Newcastle University delivers history workshop at Amble school

Students at James Calvert Spence College (JCSC) in Amble have been given an introduction to the fascinating work of archaeologists with a little help from Newcastle University.
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University outreach ambassador Isabelle Morris introduced the enthusiastic Year 5 pupils to archaeology with a look at the world of the Romans, explaining how archaeology has shaped what we know about the Roman Empire and everyday Roman life.

During the workshop, children learned about Roman buildings and the gods Romans worshipped. They also discovered how Romans communicated, learning some common Latin words.

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Students had the chance to explore the role of archaeologists, asking questions about what they do and how to become an archaeologist.

Year 5 students in a history workshop.Year 5 students in a history workshop.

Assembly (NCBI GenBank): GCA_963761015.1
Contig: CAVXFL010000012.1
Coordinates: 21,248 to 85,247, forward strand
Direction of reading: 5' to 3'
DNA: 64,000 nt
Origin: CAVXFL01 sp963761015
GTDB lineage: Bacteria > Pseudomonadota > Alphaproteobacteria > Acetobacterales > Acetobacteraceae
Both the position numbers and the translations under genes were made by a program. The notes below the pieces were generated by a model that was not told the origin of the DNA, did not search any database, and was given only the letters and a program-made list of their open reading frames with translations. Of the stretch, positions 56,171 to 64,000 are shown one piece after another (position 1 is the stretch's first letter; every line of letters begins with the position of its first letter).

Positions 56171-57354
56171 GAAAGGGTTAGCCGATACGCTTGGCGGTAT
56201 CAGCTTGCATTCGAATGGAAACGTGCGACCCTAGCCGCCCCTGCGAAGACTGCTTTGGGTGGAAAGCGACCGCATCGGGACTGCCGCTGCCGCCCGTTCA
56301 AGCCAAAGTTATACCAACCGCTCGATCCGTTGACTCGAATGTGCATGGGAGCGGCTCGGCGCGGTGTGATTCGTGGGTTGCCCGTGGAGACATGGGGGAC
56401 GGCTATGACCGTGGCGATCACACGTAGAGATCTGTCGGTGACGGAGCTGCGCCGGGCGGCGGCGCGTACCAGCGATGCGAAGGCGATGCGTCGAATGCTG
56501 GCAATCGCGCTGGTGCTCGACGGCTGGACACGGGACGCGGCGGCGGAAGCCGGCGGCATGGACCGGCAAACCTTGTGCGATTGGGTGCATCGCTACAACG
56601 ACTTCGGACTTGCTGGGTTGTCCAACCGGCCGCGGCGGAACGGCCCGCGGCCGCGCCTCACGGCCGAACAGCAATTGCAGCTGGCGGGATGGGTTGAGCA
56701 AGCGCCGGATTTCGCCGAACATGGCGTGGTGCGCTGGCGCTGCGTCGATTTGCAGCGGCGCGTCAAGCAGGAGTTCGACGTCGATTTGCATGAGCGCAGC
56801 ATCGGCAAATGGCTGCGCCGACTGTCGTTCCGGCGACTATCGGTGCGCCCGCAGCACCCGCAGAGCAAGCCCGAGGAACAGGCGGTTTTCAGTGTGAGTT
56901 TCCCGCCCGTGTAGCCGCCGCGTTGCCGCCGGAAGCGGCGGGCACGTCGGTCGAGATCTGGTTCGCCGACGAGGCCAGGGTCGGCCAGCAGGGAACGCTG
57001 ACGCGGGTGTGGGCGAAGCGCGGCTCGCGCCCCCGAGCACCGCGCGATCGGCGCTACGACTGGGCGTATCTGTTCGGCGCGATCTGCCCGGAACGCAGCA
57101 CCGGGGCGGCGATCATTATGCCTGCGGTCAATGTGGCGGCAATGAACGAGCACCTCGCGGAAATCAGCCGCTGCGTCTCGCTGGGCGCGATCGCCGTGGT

Year 5 students in a history workshop.

This led to some fantastic discussions about universities. The children were keen to hear about university life and how and when you can study subjects at university.

Mrs Johnson, head of lower school at JCSC, said: ”The children have soaked up so much information this morning.

"After the workshop, the children chatted about Roman life and university, which was lovely.”

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She added: "For younger students, university education can sometimes seem like a far-off possibility, geographically and because they may not know much about what it means to go to university.

"Thank you to Newcastle University and Ms Morris for helping Year 5 dig into archaeology and their aspirations for the future.”

Earlier this year, JCSC had its Ofsted rating upgraded from ‘requires improvement’ to ‘good’ – the first time JCSC (or Coquet High School) had ever achieved that level.

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